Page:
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World Leader
Power Ranking: Top 10

The world’s top 10 most influential leaders span geographies, differ in age, and have spent vastly different amounts of time in office.

A truly global list, Latin America is well-represented among our top 10 with half the leaders hailing from the region. Both Europe and North America claim two leaders apiece, while one South Asian leader makes the cut.

A notable exception however is Africa, with no world leaders featured in the top 10. This could be down to the region having only around 22.3 million Twitter users, a relatively small margin compared to others. Conversely, Latin America has a sizeable 76.5 million-strong userbase, while North America has some 92.1 million Twitter users.

But what happens when population is taken out of the equation for our top 10? Broadly, many leaders' positioning stayed stable, signalling other statistical drivers performed well for them. The exception was Indian Prime Minister Narendra Modi.

Without the mass of followers his population provides, Modi would have fallen 125 places, meaning he would have finished 126th were this not a factor.

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Age diversity is notable too. The oldest world leader in our top 10 snapshot is US President Joe Biden, who is 80 years old. Our youngest leader, by half a decade, is Chilean President Gabriel Boric at 36 years old. That’s 44 years between them.

Our top 10 is also younger compared to the wider list, at 58.1 years old on average - two years younger than that of the full rankings.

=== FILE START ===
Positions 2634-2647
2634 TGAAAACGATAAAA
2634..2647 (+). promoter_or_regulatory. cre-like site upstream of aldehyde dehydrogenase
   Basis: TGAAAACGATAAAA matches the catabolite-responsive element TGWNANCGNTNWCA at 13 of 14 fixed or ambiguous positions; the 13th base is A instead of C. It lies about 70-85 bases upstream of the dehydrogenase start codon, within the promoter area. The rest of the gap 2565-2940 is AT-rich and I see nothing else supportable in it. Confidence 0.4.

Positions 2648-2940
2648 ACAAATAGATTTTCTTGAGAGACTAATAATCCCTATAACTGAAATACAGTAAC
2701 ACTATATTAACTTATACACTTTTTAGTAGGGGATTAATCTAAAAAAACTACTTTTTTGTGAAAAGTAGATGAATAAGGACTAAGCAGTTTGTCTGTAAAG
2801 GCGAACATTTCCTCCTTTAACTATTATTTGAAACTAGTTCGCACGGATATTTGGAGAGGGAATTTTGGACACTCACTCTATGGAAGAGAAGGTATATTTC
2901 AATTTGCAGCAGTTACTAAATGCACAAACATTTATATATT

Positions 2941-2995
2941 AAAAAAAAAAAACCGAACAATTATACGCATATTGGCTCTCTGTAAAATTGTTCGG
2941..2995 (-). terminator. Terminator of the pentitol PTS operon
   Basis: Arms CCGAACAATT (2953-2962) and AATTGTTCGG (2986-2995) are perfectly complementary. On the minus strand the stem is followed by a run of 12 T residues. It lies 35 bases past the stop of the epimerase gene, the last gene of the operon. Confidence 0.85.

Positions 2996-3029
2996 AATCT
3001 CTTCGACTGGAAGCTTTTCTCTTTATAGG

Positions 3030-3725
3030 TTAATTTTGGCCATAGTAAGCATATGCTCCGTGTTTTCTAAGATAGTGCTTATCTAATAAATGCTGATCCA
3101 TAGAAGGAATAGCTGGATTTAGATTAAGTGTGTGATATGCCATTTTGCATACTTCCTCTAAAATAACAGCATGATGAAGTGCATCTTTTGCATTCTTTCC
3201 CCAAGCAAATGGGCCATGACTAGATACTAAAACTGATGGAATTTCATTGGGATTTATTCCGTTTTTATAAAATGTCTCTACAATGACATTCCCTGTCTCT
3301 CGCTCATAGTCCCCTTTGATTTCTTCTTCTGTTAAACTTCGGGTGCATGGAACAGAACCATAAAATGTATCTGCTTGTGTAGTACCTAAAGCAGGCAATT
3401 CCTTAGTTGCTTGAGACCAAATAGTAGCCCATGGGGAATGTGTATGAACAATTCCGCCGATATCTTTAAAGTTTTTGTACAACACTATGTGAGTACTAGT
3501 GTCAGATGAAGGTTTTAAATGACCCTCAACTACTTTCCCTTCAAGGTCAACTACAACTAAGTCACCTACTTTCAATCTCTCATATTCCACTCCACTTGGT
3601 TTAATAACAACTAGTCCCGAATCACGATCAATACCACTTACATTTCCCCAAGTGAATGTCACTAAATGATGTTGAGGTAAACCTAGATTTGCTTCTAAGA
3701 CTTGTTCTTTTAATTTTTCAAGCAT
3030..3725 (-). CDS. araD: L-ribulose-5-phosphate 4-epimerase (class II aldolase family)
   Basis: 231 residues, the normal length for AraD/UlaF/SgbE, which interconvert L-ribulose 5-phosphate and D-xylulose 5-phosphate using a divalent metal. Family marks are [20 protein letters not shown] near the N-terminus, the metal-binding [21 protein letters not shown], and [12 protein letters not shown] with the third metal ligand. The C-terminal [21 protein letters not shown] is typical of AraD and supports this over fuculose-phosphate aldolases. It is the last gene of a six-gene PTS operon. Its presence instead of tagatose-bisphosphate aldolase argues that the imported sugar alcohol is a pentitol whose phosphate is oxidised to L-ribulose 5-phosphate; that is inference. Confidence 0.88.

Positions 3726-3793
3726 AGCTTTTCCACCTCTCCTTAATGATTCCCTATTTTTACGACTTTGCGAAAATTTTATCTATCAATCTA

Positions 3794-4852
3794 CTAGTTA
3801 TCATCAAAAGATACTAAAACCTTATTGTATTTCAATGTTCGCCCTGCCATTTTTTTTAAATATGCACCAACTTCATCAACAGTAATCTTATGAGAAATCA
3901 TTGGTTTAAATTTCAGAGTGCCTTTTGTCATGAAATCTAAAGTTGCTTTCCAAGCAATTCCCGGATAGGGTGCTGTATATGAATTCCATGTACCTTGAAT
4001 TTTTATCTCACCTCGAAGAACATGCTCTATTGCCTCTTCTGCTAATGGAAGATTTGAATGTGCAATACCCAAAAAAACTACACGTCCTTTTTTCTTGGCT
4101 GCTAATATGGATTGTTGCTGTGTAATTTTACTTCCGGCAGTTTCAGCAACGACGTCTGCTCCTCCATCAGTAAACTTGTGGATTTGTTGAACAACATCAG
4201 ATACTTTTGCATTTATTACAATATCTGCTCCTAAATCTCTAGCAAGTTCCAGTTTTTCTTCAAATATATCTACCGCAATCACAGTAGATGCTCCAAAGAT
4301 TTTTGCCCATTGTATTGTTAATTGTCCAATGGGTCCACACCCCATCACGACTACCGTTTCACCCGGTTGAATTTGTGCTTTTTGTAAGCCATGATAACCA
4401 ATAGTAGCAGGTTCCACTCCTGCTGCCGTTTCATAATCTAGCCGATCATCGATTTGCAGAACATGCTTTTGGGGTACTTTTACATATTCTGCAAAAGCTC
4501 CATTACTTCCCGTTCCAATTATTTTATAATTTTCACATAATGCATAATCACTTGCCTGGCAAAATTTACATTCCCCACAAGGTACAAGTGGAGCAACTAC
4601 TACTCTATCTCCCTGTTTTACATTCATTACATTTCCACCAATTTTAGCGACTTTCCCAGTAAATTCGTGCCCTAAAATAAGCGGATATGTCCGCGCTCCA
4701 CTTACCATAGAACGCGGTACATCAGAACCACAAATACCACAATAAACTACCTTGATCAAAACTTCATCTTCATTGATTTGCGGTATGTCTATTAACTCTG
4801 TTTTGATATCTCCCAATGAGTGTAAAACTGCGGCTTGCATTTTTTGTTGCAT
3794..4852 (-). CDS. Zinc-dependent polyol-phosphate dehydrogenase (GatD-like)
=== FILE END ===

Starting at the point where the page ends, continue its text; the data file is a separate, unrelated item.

Top 10: Age Comparison

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Top 10: Age Range Comparison

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What about time in office?


Our top 10 leaders have spent four years in power, on average – three years fewer than the wider rankings. Indeed, Colombia’s Gustavo Petro and Chile’s Boric both secure a top 10 spot, without having spent a full 12 months in their respective roles.

Among today’s top leaders, a strong pre-existing presence and reach on Twitter goes a long way. Take Boric, who had just over 1 million Twitter followers in December 2021, the month of his presidential election win. Two years prior to this, he still commanded an impressive 684,300 followers – a total coveted by many politicians.

Our research suggests that a strong following doesn’t only help politicians secure the top job – but further amplifies and reinforces their influence once in it.

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Regional Analysis

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